Einstein (1908) tried - as a preliminary in the framework of special relativity - also to include accelerated frames within the relativity principle. In the course of this attempt he recognized that for any single moment of acceleration of a body

**one can define an inertial reference frame in which the accelerated body is temporarily at rest.**
It follows that in accelerated frames defined in this way, the application of the constancy of the speed of light to define simultaneity is restricted to small localities. However, the

equivalence principle that was used by Einstein in the course of that investigation, which expresses the equality of inertial and gravitational mass and the equivalence of accelerated frames and homogeneous gravitational fields, transcended the limits of special relativity and resulted in the formulation of general relativity.

^{
}Nearly simultaneously with Einstein, also Minkowski (1908) considered the special case of uniform accelerations within the framework of his space-time formalism. He recognized that the world-line of such an accelerated body corresponds to a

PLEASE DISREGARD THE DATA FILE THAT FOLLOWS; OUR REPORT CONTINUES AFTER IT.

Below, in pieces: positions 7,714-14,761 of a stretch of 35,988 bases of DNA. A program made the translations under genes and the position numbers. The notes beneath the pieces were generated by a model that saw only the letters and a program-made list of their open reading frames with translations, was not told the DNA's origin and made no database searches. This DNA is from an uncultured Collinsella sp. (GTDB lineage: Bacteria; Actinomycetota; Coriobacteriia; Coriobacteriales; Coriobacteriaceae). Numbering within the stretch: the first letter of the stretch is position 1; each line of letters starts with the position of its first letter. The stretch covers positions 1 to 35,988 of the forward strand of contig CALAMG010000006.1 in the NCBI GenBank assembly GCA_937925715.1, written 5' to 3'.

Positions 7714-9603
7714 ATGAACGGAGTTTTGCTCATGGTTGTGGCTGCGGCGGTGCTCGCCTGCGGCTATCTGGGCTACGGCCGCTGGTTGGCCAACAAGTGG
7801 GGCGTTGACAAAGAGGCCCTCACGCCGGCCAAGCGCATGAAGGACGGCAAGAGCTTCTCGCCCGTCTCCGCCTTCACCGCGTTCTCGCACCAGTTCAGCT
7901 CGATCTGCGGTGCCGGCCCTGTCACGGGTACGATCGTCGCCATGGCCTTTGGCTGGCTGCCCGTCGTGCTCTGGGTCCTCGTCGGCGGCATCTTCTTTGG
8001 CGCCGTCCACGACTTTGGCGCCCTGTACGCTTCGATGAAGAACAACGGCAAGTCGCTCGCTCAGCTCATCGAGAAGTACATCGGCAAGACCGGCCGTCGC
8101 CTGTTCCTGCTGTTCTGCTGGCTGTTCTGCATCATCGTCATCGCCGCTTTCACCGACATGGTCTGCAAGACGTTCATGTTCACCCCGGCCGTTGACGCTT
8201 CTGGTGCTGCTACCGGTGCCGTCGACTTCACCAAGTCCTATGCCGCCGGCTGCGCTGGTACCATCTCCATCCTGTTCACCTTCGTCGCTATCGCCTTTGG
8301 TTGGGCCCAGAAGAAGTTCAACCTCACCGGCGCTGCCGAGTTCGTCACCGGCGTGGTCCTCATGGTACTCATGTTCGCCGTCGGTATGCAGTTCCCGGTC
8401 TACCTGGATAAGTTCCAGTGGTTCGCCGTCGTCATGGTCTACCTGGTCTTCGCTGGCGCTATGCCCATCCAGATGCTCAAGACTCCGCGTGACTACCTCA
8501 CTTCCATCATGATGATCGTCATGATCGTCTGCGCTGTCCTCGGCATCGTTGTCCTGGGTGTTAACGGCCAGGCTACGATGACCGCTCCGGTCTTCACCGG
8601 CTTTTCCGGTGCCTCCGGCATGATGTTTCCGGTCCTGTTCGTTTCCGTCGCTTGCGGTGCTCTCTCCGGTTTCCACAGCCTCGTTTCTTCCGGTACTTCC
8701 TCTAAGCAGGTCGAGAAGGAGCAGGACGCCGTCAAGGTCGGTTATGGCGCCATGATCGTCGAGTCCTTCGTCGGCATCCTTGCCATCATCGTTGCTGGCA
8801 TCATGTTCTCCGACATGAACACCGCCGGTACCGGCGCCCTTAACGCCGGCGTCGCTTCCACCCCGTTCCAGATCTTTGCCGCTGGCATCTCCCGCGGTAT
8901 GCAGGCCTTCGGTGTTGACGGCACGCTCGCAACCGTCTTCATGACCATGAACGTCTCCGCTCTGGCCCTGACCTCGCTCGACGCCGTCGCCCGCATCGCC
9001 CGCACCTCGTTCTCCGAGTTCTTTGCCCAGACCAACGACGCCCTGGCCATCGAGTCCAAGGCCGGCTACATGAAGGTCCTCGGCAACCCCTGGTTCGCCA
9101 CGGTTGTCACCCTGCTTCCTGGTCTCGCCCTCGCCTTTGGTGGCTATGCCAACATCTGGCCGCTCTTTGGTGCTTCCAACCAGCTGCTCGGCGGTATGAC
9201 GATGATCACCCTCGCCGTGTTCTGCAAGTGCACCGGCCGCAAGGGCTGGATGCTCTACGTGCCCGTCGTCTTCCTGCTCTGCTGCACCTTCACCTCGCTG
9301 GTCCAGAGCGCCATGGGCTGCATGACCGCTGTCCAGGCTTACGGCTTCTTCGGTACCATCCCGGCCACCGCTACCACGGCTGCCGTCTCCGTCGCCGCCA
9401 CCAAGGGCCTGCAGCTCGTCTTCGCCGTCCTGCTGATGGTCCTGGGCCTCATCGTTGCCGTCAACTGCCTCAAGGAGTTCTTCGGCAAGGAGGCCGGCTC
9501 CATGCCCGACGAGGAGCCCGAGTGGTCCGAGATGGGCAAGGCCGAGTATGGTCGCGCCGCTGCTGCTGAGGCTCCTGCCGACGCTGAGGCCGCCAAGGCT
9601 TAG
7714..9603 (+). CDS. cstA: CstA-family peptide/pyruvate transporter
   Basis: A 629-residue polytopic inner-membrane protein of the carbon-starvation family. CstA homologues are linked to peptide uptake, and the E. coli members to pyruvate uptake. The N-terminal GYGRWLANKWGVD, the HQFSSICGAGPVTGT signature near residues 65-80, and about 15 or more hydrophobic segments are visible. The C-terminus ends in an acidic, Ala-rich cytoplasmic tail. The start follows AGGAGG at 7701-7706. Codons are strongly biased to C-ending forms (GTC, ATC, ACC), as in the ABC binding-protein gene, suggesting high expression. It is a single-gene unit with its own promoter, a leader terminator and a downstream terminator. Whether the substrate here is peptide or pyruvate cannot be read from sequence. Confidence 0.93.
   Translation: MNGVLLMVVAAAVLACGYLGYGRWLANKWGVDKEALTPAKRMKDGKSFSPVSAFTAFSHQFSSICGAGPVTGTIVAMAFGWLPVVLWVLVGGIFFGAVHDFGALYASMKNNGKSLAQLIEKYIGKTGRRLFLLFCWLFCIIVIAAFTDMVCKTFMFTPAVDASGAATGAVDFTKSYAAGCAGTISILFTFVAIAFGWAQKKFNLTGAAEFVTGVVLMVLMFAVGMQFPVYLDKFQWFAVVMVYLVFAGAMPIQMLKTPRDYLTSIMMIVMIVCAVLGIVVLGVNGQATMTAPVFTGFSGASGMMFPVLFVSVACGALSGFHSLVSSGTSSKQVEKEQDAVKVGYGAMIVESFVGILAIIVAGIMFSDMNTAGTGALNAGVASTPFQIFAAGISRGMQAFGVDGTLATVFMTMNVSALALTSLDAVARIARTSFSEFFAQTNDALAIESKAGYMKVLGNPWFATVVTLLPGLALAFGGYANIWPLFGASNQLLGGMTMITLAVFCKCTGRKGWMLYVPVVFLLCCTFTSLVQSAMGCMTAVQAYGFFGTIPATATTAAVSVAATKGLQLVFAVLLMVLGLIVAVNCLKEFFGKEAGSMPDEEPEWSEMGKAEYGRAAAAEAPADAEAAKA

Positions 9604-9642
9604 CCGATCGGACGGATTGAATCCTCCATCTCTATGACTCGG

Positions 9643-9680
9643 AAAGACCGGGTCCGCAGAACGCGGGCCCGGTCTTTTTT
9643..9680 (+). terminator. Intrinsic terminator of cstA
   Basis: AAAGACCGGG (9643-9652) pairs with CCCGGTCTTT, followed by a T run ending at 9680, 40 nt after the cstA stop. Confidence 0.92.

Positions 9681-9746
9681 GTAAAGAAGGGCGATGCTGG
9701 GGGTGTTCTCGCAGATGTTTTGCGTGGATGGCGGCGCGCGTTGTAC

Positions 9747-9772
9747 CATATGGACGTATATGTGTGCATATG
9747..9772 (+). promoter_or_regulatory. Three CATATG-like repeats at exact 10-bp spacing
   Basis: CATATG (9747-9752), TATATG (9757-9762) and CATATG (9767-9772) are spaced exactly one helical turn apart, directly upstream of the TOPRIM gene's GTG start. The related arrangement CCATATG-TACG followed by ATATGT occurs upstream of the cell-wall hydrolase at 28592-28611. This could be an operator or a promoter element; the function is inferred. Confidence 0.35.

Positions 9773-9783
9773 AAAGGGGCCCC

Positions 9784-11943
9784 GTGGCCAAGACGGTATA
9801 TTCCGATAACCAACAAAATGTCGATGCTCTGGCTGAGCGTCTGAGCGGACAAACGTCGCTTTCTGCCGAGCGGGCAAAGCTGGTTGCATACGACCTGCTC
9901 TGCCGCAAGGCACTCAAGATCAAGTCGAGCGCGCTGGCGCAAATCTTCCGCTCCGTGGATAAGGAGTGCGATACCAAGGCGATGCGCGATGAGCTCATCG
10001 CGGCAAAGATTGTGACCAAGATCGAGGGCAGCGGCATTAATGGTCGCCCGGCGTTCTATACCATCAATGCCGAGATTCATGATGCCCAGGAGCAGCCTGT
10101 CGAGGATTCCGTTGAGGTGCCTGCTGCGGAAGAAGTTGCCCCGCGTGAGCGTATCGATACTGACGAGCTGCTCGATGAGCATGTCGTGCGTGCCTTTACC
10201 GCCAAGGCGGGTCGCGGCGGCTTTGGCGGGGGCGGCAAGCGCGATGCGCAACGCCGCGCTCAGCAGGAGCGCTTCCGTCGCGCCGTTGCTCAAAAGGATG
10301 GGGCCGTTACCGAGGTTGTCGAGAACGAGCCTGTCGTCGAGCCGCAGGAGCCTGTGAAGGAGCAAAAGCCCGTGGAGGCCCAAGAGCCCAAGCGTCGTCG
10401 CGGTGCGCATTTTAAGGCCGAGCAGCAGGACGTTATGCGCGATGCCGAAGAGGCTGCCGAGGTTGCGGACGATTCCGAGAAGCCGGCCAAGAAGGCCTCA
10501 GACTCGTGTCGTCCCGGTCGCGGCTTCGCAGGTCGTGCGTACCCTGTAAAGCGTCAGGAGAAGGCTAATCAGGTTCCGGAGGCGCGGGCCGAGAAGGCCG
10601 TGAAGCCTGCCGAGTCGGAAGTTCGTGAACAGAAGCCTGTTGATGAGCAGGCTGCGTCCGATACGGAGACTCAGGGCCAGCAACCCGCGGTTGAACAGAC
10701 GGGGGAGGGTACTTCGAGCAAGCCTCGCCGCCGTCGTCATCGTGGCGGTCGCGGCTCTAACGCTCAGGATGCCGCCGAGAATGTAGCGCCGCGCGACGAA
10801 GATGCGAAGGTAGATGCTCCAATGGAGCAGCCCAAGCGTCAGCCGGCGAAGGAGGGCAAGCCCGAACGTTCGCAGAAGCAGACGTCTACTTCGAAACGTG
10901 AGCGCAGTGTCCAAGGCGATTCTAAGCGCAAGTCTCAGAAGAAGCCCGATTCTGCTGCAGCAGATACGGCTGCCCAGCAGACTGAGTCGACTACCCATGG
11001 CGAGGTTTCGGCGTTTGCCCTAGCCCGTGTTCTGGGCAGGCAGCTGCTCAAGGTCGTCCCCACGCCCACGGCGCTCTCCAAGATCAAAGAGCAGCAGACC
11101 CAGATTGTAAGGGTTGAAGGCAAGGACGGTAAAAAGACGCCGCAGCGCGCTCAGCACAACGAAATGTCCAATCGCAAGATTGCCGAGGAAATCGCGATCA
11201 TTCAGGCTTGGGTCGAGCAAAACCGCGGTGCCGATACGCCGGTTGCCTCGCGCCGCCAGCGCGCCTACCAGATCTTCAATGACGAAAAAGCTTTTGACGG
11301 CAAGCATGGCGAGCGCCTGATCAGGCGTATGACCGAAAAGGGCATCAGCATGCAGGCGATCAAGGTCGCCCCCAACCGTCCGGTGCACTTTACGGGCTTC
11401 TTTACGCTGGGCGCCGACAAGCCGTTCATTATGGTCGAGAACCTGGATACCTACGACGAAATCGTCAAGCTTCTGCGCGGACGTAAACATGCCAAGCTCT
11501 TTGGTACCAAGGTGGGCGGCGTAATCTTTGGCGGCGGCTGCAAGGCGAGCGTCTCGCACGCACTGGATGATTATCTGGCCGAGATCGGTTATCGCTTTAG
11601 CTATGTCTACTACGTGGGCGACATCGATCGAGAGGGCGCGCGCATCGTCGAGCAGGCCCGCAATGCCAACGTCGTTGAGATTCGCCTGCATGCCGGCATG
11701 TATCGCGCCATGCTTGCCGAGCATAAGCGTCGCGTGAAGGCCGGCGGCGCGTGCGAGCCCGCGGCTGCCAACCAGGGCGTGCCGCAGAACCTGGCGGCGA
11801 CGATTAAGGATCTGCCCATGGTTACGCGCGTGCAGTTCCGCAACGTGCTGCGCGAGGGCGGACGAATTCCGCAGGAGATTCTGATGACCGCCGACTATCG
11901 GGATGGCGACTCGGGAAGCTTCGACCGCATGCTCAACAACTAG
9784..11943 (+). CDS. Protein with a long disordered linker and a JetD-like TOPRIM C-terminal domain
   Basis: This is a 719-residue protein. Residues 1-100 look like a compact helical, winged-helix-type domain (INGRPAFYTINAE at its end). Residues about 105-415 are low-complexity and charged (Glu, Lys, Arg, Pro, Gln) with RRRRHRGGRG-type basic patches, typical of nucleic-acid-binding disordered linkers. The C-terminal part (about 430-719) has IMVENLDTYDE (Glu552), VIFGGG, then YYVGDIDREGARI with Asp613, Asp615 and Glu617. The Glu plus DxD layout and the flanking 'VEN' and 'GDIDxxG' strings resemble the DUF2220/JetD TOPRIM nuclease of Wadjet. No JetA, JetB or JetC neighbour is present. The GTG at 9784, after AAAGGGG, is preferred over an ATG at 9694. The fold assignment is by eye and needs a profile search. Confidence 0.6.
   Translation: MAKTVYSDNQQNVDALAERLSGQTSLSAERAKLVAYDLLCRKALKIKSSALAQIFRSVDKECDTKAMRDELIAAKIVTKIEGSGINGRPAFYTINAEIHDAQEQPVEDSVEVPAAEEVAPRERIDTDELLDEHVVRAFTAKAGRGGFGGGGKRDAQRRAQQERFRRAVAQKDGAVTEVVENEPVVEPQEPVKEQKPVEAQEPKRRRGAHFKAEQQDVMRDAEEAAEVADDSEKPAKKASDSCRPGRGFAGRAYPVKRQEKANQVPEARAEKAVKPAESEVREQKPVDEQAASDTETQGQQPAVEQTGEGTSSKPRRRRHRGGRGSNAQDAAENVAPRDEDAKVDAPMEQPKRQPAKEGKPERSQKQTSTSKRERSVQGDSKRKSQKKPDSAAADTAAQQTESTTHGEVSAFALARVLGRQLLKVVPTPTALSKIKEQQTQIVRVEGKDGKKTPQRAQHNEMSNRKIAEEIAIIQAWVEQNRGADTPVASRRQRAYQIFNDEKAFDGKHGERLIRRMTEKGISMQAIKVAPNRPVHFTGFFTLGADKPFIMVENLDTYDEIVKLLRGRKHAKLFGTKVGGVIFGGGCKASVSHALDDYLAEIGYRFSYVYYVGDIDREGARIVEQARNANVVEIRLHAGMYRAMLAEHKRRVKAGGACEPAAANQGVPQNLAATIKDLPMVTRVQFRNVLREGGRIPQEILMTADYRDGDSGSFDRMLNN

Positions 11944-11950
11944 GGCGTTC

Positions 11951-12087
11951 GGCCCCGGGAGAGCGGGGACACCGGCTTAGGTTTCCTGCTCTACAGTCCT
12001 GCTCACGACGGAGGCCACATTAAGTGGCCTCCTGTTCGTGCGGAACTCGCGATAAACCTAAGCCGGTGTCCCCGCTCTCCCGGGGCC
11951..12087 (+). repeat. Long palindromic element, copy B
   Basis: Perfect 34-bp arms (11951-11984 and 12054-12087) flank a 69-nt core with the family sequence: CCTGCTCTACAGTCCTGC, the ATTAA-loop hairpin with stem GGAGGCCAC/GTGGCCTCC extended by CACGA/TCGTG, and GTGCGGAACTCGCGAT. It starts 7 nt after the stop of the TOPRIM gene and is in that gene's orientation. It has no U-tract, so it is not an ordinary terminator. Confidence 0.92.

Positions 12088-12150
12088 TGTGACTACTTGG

hyperbola. This notion was further developed by Born (1909) and Sommerfeld (1910), with Born introducing the expression "

hyperbolic motion". He noted that

**uniform acceleration can be used as an approximation for any form of acceleration within special relativity**.

In addition,

Harry Bateman and

Ebenezer Cunningham (1910) showed that Maxwell's equations are invariant under a much wider group of transformation than the Lorentz-group, i.e., the so-called "

conformal transformations". Under those transformations

**the equations preserve their form for some types of accelerated motions**. A general covariant formulation of electrodynamics in Minkowski space was eventually given by

Friedrich Kottler (1912), whereby his formulation is also valid for general relativity.

Concerning t

**he further development of the description of accelerated motion in special relativity**, the works by Langevin and others for rotating frames (

Born coordinates), and by

Wolfgang Rindler and others for uniform accelerated frames (

Rindler coordinates) must be mentioned.